Client: iMind Education Systems


A vice-president of iMind education systems was slotted to give the keynote speech at a convention of state superintendents of instruction. His topic: the role of Web-based learning in public education.


Thank you Superintendent Marx and Senator Burns. It's an honor to be here with you today.

As I drove over from the hotel this morning, I found myself thinking about the contrast between my current home — the Bay Area where we bow down daily at the altar of technology — and Montana, where the open spaces and the still strong rural tradition allow, perhaps, a more measured approach to the role of technology in our lives. If I'm right about that, Montana seems an especially appropriate home for this morning's remarks.

As a teacher, an administrator, and an executive in the technology industry, I've been exploring the role of technology in education for over 20 years, and there's a dirty little secret that I'd like to share with you today — though I suspect most of you already know it: Technology is not education's silver bullet. By itself technology will not bring up test scores, will not increase graduation rates, will not end violence in the schools and will not teach Johnny to read...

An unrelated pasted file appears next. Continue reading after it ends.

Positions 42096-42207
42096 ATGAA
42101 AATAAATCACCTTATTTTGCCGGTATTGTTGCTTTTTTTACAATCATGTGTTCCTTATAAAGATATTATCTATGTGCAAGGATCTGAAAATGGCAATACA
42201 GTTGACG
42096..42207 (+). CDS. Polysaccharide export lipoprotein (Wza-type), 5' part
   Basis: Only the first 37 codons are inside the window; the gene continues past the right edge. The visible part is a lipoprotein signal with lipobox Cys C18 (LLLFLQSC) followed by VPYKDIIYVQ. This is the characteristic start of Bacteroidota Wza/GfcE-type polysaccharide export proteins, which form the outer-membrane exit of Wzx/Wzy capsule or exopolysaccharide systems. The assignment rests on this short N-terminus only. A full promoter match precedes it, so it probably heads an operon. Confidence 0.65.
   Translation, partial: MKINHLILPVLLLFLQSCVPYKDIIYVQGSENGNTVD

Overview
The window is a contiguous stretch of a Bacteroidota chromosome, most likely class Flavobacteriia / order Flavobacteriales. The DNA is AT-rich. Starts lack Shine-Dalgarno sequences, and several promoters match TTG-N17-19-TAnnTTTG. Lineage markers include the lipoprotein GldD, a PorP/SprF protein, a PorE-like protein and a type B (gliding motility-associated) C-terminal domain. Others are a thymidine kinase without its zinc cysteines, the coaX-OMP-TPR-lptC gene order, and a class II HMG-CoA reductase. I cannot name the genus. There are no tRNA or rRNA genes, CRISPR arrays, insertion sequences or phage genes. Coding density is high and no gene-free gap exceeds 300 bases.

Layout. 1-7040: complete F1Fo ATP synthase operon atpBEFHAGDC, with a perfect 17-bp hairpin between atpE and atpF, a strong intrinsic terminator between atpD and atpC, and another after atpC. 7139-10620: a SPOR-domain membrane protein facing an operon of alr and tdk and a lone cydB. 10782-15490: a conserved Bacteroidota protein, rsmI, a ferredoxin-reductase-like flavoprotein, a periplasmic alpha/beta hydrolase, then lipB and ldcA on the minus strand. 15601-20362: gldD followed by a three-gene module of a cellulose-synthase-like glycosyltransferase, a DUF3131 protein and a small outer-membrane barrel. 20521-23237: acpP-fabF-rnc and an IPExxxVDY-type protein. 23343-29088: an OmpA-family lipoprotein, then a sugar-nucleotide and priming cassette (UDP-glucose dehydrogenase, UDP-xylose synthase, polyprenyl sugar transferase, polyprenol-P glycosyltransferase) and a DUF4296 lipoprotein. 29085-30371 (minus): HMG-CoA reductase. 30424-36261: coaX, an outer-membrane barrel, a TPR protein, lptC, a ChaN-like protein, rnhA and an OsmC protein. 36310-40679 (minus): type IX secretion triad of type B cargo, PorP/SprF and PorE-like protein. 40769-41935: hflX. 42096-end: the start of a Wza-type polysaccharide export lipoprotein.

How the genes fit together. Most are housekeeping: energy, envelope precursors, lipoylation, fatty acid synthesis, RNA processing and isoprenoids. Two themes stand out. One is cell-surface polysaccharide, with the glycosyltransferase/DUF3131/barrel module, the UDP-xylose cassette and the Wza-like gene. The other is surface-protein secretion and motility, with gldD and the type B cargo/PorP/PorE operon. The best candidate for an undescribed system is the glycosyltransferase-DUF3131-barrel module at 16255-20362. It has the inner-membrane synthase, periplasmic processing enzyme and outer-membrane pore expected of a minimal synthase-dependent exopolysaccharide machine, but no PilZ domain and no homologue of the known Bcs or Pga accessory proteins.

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At iMind education systems, Andrew drafted the communications document I used as the content cornerstone for our communications program. He adroitly interviewed the key senior executive, drawing out relevant content and zeroing in on the most compelling angle. As a result, we placed the executive in a top-tier speaking engagement (with Andrew writing the speech) and parlayed it into coverage in the Washington Post.

- Andrew Carothers,
corporate communications consultant, author of The Publicity Handbook (McGraw-Hill, 2001) and former PR director at Autodesk GIS, Evoke Software, and iMind Education Systems